We’ve harped about the awesome loads that infantrymen have to carry into battle several times here. Since the days of the Revolution, our grunts have been overburdened. One way of easing the strain is to find the most comfortable possible way of carrying those loads that simply must be carried. The personal equipment can be described in a variety of ways- web gear (from the cotton webbing it used to be made from), LCE or LBE (Load Carrying or Bearing Equipment) or “782 gear” in the Marines. But the Army, being the Army, just has to have an acronym for it. And one of the oddities of the Army is that the last two generations of load bearing equipment have hade feminine names.
The current iteration of this gear is MOLLE, or MOdular Lightweight Load-bearing Equipment. A wide variety of pouches and containers can be attached to either the soldier’s body armor or a lightweight vest, or a rucksack, and tailored to individual needs to carry the soldier’s load. MOLLE was just starting to come into widespread use about the time I was leaving the Army, so my experience with it is limited.
Back in the old days, we used ALICE- All-purpose Lightweight Individual Carrying Equipment. This lightweight nylon collection of equipment served US Soldiers and Marines from the 1970s through the 1990s.
ALICE as based on two separate loads the average troop would be expected to carry, the fighting load, and the existence load. The fighting load was just that stuff that you needed with you at all times, and especially in a fight. The heart of the fighting load was a belt and suspenders made to carry ammo pouches, canteens, and similar items. A typical fighting load would be the belt and suspenders, two ammo pouches (each holding three 30-round M16 magazines), two 1-quart canteens, and a small first aid pouch with an emergency compress, and maybe a bayonet. Of course, it was pretty typical for grunts to personalize their LCE with a few flourishes. I usually ended up having a compass pouch on mine, and whenever I could get away with it, a carabiner holding a pair of D-3A gloves via the backstrap. Some units were very adamant about keeping all LCE virtually identical, and others were a little more willing to let you personalize. One unit I was in laid down the law that every single person in the division would have an identical arrangement of their LCE, with no variations whatsoever. That order generated so much ill will, it was soon rescinded. Like most long serving troops, I had a set of LCE for inspections and parades and such that was virtually new, and very pretty. I also had a set that I only used in the field, and it was somewhat more broken in and had few personalized touches. I used a set of obsolete Vietnam era cotton suspenders (they chafed less) and cut off the metal hooks used to attach it to my belt. Those hooks were replaced with green nylon parachute cord. I had the regular accoutrements of ammo pouches and canteens, but also had a total of 3 first aid pouches, one holding my emergency compress, one with my compass, and one for a spare pack of cigarettes. I also had my mini-maglight flashlight strapped to it, as well as a handy little Buck folding knife. It was a thoroughly disreputable looking set of LCE.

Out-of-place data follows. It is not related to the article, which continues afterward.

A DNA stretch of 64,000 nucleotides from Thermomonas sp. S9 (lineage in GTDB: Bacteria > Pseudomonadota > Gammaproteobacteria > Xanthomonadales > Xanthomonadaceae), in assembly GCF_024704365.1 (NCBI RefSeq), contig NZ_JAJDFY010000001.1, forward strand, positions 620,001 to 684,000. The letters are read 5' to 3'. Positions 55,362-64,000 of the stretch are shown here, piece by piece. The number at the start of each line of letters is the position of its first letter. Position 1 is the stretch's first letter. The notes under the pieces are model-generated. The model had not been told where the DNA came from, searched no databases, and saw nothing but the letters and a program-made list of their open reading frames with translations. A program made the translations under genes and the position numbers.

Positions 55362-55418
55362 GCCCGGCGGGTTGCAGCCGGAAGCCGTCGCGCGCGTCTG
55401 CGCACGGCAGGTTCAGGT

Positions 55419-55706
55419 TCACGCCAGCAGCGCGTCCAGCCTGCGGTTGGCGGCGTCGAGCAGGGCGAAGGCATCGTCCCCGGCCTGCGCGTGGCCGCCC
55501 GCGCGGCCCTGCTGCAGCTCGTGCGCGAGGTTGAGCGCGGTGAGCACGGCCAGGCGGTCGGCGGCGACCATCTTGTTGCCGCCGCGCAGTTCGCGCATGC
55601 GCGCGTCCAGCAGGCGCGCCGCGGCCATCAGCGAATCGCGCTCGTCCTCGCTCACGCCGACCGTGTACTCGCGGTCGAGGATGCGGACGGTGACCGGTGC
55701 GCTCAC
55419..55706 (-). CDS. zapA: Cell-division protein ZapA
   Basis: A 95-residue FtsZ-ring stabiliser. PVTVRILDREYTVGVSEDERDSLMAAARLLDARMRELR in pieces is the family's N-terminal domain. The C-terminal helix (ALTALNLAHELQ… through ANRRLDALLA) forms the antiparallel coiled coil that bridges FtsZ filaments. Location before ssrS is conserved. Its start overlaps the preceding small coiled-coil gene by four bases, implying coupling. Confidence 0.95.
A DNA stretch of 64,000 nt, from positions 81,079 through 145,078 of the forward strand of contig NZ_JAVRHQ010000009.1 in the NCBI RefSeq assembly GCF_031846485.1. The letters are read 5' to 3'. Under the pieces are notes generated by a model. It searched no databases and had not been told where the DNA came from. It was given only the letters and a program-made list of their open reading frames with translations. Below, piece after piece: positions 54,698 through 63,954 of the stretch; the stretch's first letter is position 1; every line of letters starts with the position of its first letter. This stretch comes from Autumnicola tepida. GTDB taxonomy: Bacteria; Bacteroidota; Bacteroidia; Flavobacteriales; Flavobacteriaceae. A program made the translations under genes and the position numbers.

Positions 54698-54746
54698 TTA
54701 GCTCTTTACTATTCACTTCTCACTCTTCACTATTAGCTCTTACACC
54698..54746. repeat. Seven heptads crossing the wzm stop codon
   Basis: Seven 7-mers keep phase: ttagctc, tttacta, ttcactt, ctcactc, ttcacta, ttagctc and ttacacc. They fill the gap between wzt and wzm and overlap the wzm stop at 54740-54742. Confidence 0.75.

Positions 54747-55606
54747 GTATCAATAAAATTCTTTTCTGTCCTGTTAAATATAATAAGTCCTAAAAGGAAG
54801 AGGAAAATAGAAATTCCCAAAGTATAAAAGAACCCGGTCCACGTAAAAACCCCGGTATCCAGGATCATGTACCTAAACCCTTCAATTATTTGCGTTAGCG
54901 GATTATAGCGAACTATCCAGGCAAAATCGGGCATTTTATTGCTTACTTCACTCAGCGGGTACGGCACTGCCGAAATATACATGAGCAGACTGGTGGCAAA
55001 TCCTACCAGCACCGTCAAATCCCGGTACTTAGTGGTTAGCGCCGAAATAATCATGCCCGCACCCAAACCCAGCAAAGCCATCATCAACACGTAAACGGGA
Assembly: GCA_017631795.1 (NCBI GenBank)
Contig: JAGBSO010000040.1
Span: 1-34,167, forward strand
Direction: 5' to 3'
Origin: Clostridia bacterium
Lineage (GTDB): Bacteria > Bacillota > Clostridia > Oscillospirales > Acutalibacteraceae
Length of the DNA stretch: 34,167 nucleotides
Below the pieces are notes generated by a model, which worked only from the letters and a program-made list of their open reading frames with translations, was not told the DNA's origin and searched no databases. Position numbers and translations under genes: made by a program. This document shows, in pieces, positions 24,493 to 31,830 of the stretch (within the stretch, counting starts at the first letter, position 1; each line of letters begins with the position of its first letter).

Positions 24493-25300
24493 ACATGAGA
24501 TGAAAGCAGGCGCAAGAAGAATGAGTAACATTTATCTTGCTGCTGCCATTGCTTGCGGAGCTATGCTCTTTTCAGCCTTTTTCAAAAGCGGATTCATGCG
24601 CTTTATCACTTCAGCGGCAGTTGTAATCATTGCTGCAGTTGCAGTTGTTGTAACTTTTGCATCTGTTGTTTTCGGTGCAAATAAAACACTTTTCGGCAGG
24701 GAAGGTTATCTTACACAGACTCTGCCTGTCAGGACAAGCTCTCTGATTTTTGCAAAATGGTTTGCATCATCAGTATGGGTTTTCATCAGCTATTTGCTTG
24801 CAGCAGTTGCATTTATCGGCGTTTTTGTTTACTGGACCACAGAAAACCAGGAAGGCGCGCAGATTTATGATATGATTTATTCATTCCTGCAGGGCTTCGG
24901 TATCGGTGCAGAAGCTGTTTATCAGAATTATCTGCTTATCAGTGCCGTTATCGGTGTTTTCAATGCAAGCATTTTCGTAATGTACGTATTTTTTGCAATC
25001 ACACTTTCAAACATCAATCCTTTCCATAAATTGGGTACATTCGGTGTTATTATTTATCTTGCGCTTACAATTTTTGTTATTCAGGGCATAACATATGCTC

The other half, the existence load, was basically the ALICE rucksack, which was either the medium or large nylon rucksack on an aluminum external frame. The contents of the ALICE pack was whatever your commander told you to include on the packing list, and whatever small bits of comfort you could squeeze in after that. Extra socks, underwear, cold and wet weather clothing, a poncho liner (always!), poncho and usually quite a few MREs. The left shoulder of the ALICE pack had a quick release device so you could dump it in a hurry if you had to, such as in a firefight. Unfortunately, if the pack was under a heavy load, the quick release was difficult to operate. Even worse, if the pack was under a very heavy load, it would suddenly fail and disconnect with no warning at all.
So it came to pass as a very young PFC I was moving along a ridgeline on the island of Molokia in Hawaii. I was the platoon leader’s radioman, and in addition to a very heavy PRC-77 radio, I had a ton of other stuff crammed into my ALICE pack. This ridegline was extremely steep, and probably about 300 feet above the valley floor. And the path at the crest of the ridge was narrow, only about a foot wide. That’s when the quick release of my rucksack decided to give way all on its own. The left strap was suddenly disconnected, and the weight of the rucksack shifted violently to the right. And that shift dragged me right off my feet. And down the hill. It seemed to take forever for me to tumble all the way to the bottom of the ridge. As by buddy Wade later described it to me, it was like the hand of God had reached down and flicked me off the ridgeline.
I hate ALICE.